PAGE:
So, what's the problem
Invasive species are the biggest driving force of species extinction after habitat loss, overexploitation and pollution. Currently there is little easily accessible knowledge on the role of invasive species and their management in order to prevent or slow the decline of species. Taking the USA as an example, little is known about how species that are listed, or identified as candidates for listing as endangered species under the Endangered Species Act (ESA) are affected by invasive species.
What is this project doing?
The ultimate goal of this project is to provide sound scientific information that will be used by endangered species managers, improving their efforts to recover listed and candidate species affected by invasive species. The information we provide will also be used by invasive species managers to control invasive species that are causing species extinction in the USA.
The project will identify sources of information that may demonstrate causal relationships between federally listed species and invasive species (such as ESA listing packages, Status Reviews, Recovery Plans and 5-Year Reviews; The Nature Conservancy’s Natural Heritage Programmes; and other relevant scientific information).
We will then analyse those information sources and extract the relevant data where impacts of invasive species on listed or candidate species are identified, capturing for each of these relationships, the correct scientific name of each species, the mechanism of the impact and linking these data back to the source documentation.
CABI’s specific role is to compile detailed datasheets on each of the invasive species identified in this work. Each datasheet is compiled by an expert, it is then peer reviewed before being published in the Invasive Species Compendium (or ISC - www.cabi.org/isc). Each datasheet contains authoritative information on invasive species identification, distribution, biology and ecology, management and control; as well as references and links to further sources of information.
So far, we have produced and published over 300 new datasheets in the ISC on invasive species that are detrimental to threatened species in the USA. Most of these species are plants but insects and other arthropods are the second most common group. We have also included a significant number of freshwater fishes, birds, mammals, other vertebrates and a number of other groups are represented such as molluscs, pathogens, algae, etc.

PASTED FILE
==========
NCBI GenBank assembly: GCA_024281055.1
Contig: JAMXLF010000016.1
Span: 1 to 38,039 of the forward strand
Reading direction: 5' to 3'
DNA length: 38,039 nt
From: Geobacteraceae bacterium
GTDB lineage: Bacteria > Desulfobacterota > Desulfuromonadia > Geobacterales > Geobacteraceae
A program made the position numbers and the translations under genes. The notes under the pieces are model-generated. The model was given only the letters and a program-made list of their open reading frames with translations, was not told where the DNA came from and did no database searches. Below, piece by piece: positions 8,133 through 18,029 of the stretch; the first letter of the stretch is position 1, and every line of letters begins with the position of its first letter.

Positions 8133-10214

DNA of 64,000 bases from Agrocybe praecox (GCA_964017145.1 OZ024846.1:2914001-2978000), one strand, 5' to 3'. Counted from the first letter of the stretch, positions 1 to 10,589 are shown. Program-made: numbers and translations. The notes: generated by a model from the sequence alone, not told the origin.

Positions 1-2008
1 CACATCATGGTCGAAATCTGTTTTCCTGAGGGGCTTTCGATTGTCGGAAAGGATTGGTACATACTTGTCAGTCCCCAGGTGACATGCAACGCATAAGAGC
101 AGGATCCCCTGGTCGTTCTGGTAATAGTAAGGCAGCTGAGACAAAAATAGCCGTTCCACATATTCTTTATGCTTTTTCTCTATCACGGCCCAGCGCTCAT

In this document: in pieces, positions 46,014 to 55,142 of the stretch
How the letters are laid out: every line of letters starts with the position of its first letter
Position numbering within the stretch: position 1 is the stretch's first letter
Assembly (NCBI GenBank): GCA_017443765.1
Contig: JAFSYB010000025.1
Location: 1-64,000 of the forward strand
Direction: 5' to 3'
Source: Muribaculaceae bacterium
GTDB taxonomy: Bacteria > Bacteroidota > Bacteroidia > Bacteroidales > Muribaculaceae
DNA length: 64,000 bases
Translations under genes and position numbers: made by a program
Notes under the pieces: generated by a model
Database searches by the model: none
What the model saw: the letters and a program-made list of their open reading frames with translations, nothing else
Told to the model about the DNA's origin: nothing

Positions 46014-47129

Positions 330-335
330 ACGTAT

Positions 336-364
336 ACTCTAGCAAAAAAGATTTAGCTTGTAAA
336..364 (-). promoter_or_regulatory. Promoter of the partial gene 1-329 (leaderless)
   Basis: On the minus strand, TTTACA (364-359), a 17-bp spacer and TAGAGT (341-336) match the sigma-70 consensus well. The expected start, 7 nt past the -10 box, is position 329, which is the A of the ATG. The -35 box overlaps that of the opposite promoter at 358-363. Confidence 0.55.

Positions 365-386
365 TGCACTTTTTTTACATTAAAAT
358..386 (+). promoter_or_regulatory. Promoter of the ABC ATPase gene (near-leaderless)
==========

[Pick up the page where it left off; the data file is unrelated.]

The team has indexed and uploaded more than 200 US Fish and Wildlife Service Recovery Plans to the Compendium, which can also be found using the ISC’s basic search interface or by clicking on links from related invasive species datasheets.
To ensure all the appropriate data collected are made fully available, we need to publish them in our Invasive Species Compendium which is open access.
This will improve our coverage of over 640 threatened species that have been identified as affected by invasive species of relevance to the work.
We also need to check and publish 3,500 records in the ISC of invasive-threatened species relationships, impact mechanisms etc.
In addition to recording invasive-threatened species relationships in the 300 new invasive species datasheets published through this project, we have reviewed a further 2,470 relationships, also identified within information sources on federally listed species, so that these are made accessible and viewable in the Compendium on pre-existing invasive species datasheets. Information includes invasive and threatened species, and impact mechanisms.
We very much hope that the success of this work could be replicated to address the paucity of data on invasive species impacting on vulnerable species in other parts of the world.
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